First Shot Fired in the GOP Battle Against Action on Climate Change

It happened so quietly that few media outlets noticed. But Republicans are already rolling out their strategy to delay — and perhaps even stave off — congressional action to combat climate change.

The Journal‘s blog relays the basic fact: an anonymous senator has placed one of those pesky “holds” used prerogatives to slow down action on the nomination of Lisa Jackson, the president’s pick to head the EPA, as well as the nomination of Nancy Sutley, future head of the Council on Environmental Quality.

Jackson told the Senate environment committee last week that she would quickly re-examine California’s request, backed by more than a dozen other states, to strictly regulate auto emissions. But this isn’t really about Jackson or Sutley …… it’s about Carol Browner, the incoming White House climate and energy adviser. As Sen. Jim Inhofe (OK), senior Republican on the environment committee and the leading fly in the climate change ointment, told the Washington Times:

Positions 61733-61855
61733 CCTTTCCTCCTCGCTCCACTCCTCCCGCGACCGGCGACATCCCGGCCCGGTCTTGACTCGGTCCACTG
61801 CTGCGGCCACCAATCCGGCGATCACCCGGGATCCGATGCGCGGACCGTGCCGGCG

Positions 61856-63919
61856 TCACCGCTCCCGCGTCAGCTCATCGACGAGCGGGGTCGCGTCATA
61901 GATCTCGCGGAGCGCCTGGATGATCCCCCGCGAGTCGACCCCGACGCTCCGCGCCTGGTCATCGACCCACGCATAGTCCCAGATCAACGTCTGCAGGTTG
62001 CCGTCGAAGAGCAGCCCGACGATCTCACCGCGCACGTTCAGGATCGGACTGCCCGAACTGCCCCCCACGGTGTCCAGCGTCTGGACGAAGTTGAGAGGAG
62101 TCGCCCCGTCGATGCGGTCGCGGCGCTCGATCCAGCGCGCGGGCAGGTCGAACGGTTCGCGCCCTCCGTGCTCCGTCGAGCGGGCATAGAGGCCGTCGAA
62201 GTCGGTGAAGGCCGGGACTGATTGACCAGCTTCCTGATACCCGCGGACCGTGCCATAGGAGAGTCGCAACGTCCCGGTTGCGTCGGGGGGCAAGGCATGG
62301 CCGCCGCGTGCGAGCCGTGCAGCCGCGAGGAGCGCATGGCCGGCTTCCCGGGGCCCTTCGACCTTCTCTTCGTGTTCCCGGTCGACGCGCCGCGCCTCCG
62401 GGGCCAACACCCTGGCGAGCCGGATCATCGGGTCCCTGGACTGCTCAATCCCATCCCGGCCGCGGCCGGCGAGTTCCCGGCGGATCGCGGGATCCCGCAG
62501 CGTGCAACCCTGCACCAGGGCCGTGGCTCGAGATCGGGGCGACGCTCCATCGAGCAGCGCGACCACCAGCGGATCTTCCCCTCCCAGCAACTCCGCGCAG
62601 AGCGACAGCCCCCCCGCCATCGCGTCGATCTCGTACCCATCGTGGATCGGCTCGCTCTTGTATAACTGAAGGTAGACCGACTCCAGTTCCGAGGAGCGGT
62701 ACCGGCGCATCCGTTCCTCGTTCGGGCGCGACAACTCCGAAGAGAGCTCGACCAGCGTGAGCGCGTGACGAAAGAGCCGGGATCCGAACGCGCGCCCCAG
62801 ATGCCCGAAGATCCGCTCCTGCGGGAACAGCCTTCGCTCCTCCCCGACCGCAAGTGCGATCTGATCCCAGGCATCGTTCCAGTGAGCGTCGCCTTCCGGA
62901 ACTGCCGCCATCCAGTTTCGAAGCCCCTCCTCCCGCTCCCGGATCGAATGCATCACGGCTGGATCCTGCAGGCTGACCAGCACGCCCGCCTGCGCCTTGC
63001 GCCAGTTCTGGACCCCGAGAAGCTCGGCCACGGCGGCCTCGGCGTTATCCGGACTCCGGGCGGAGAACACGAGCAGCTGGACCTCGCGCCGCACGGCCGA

I’m quite concerned that [Sutley’s] role has been diluted by the addition of former EPA Administrator Carol Browner as White House climate and energy czar. The new Senate-confirmed CEQ chair will be expected to have the full authority to represent the White House on all matters before this committee.

By holding up Jackson and Sutley, Senate Republicans are doing more than just signaling their discontent that they won’t get to question and vote on Browner — although Sen. Bob Corker [R-TN] suggests to the Times that Browner be called in for a “quasi-confirmation” hearing. They’re previewing their strategy to knock down the climate regulation bill that Sen. Barbara Boxer (D-CA), environment committee chairman, will release later this year.

Here’s how it might look: After Boxer’s climate bill emerges, Republicans would immediately protest the involvement of Browner, a White House adviser who was never fully vetted by the Senate. (Never mind that installing senior aides in the White House to avoid confirmation was a hallmark of George Bush.)

By raising questions about Jackson’s authority over the regulatory process, GOPers would generate media interest in the storyline — Is the president’s adviser interfering to push for stronger action? — and create a drag on the legislative movement to regulate emissions. Senators are already making clear that action on climate change is more likely to come next year than this year, even as House energy and commerce chairman Henry Waxman (D-CA) vows to pass a bill by Memorial Day.

Which Republican senator is behind the Jackson and Sutley holds, and how soon can Democrats break the delay? We’ll keep you posted.

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